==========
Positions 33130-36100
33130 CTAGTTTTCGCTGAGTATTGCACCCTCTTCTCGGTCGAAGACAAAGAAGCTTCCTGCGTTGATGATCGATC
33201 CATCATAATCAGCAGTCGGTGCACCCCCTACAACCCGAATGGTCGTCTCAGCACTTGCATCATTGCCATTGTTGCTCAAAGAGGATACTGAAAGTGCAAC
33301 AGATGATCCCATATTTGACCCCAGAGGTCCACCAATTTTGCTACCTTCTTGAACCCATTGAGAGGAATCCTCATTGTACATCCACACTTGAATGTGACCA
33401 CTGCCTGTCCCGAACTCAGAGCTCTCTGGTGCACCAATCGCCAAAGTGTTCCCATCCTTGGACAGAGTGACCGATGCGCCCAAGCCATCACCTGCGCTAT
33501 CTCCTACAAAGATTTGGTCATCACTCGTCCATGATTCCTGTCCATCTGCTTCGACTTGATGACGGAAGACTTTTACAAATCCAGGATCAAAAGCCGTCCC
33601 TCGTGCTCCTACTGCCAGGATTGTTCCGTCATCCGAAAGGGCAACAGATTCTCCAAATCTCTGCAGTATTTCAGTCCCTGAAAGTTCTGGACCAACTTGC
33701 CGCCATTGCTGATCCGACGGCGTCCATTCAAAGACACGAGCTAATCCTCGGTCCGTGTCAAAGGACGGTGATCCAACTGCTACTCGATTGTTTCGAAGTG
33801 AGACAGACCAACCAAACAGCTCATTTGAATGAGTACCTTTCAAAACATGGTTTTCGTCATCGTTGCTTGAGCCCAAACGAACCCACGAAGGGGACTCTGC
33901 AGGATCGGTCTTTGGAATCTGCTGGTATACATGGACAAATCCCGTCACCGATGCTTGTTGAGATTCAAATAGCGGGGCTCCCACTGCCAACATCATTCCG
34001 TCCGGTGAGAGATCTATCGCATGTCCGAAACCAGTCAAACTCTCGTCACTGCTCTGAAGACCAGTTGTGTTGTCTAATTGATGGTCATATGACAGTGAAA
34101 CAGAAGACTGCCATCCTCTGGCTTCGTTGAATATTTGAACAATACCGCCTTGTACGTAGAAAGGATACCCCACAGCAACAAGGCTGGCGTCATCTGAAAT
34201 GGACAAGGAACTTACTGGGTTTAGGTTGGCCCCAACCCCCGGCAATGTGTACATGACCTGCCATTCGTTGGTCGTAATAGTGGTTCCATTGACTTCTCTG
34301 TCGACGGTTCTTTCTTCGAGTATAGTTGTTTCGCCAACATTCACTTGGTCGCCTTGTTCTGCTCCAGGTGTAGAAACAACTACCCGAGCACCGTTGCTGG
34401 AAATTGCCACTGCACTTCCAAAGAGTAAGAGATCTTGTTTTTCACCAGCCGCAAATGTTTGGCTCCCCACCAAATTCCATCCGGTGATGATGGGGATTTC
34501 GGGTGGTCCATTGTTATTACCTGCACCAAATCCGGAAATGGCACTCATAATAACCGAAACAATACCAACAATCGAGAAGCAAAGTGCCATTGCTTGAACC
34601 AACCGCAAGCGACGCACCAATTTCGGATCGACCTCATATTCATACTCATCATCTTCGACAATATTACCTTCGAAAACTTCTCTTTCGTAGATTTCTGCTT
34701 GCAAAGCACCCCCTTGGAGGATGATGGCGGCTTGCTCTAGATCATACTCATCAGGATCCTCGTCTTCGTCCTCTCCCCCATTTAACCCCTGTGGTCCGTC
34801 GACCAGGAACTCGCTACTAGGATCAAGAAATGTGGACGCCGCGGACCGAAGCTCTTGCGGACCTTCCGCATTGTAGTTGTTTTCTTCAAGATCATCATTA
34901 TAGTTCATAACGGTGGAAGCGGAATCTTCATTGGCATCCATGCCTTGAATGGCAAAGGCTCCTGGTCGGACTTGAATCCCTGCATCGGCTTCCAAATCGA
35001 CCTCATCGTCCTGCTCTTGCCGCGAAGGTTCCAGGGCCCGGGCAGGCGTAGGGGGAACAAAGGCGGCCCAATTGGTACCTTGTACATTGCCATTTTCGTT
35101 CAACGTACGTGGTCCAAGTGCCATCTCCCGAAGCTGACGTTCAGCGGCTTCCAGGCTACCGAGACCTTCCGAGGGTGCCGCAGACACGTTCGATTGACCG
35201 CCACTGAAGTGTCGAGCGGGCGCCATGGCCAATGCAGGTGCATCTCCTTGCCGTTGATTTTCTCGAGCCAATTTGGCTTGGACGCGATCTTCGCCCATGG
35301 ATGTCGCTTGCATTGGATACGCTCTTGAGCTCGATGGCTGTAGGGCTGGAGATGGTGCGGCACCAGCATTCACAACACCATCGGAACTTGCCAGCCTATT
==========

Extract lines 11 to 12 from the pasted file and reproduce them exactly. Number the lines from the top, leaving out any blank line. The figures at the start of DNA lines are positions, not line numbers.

34001 TCCGGTGAGAGATCTATCGCATGTCCGAAACCAGTCAAACTCTCGTCACTGCTCTGAAGACCAGTTGTGTTGTCTAATTGATGGTCATATGACAGTGAAA
34101 CAGAAGACTGCCATCCTCTGGCTTCGTTGAATATTTGAACAATACCGCCTTGTACGTAGAAAGGATACCCCACAGCAACAAGGCTGGCGTCATCTGAAAT